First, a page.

health-care sharing

'No more faith-based than Satan himself': Houston Chronicle digs into health-sharing ministry

'No more faith-based than Satan himself': Houston Chronicle digs into health-sharing ministry

Even before the Houston Chronicle’s investigative piece on a Christian health care cost-sharing ministry was published in print — at the top of Sunday’s front page — the newspaper got action.

To the tune of $129,000.

The dead-tree version of the story notes:

On Tuesday, the day this story appeared online, an Aliera claims director called Martinez and said the company had reversed its previous denials and would pay the entire claim.

But that decision does nothing to blunt the power of this hard-hitting piece of journalism, which presents the “ministry” profiled as — to use the words of the main source quoted — “no more faith-based than Satan himself.”

Christian health-care sharing is a topic we’ve covered before at GetReligion — here, here and here, for example. Elsewhere, Christianity Today’s Kate Shellnutt wrote about the future of that approach back in 2017.

The Chronicle story does an exceptional job of detailing the concerns about Trinity Health-Share, Aliera Healthcare’s affiliated health-sharing ministry.

The opening paragraphs set the scene:

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Three things to consider about that long BuzzFeed takeout on Christian health-care sharing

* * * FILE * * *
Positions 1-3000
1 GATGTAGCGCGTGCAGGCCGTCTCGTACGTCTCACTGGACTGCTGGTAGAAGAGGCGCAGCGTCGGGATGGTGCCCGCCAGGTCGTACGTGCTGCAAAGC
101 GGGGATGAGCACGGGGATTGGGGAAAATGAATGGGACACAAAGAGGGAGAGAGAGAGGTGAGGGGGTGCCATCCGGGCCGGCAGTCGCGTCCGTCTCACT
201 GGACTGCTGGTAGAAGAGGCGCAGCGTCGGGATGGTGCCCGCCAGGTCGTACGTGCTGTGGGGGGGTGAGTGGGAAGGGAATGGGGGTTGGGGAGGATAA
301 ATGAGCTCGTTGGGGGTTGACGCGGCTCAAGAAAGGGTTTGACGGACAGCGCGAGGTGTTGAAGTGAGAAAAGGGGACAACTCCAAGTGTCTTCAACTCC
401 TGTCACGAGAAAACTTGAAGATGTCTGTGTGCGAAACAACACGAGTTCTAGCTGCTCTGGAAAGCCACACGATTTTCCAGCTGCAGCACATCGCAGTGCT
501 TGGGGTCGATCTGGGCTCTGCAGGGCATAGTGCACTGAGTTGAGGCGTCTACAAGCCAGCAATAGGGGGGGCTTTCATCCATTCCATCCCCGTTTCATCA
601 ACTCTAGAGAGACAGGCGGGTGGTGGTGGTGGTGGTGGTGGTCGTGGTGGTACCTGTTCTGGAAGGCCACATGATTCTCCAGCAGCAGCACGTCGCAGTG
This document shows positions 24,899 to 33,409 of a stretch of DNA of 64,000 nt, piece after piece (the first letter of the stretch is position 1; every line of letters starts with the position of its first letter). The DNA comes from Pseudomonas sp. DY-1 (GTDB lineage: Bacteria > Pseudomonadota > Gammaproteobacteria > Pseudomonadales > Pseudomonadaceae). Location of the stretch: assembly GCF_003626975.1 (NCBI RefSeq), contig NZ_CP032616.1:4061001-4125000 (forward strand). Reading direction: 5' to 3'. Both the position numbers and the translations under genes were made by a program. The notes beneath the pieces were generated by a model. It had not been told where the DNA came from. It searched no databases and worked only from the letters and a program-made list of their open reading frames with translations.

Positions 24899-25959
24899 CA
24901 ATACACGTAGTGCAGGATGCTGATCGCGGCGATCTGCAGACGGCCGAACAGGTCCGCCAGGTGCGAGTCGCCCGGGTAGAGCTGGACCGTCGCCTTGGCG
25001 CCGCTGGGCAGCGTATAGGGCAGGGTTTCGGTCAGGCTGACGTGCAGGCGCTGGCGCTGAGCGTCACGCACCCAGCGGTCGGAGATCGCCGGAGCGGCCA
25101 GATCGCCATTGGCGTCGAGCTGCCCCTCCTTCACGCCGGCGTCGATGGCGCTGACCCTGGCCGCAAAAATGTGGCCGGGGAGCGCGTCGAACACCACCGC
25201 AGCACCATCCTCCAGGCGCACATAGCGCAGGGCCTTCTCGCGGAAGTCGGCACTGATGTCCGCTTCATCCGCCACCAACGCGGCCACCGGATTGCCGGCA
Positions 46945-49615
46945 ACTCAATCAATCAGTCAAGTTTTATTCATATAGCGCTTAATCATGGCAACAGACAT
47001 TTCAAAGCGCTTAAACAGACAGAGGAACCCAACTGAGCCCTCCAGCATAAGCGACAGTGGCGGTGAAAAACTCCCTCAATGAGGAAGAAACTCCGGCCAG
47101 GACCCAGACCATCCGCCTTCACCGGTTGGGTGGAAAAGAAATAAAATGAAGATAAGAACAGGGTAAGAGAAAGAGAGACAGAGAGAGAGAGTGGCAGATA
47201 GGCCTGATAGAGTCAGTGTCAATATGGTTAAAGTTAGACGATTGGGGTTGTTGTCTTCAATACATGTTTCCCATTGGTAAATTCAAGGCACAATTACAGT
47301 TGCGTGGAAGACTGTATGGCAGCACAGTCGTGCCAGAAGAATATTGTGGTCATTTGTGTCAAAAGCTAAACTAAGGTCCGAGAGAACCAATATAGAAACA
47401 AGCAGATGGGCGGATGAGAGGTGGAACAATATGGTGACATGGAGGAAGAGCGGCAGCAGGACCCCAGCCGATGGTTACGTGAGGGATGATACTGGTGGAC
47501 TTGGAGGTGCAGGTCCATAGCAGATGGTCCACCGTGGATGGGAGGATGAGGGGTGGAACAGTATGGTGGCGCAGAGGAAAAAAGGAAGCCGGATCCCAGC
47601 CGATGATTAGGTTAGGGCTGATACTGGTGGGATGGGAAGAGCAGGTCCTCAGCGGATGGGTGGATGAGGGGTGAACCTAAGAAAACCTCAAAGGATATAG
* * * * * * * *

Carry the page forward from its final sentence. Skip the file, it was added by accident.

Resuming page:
Three things to consider about that long BuzzFeed takeout on Christian health-care sharing

Yes, I'm doing a listicle about a BuzzFeed News story. Honestly, would any other approach make sense?

After all, as I type this, you can go to BuzzFeed's home page and click "35 Pictures That Will Make You Love NYC More Than You Thought Possible." Or if you prefer, there's "23 Things You Did In 2007 That You've Probably Completely Forgotten About."

On the other hand, BuzzFeed News does some important, thoughtful journalism — so we at GetReligion can't completely ignore its contributions to the Godbeat.

As regular readers know, we at this journalism-focused website tout a traditional American model of the press — focused on fair, balanced reporting with sources of information clearly named.

So what do we make of an in-depth BuzzFeed News story that blends elements of traditional journalism and advocacy reporting?

That, my friends, is a key question we face in analyzing BuzzFeed News' in-depth — really in-depth — piece headlined "There's A Christian Alternative To Health Insurance, But It's Not For Everyone."

Because it's crucial to understanding where the piece is headed, here's a big chunk of the opening. It's a larger block of text than we usually quote. But there's much more of the story left even after this, so please stick with me:

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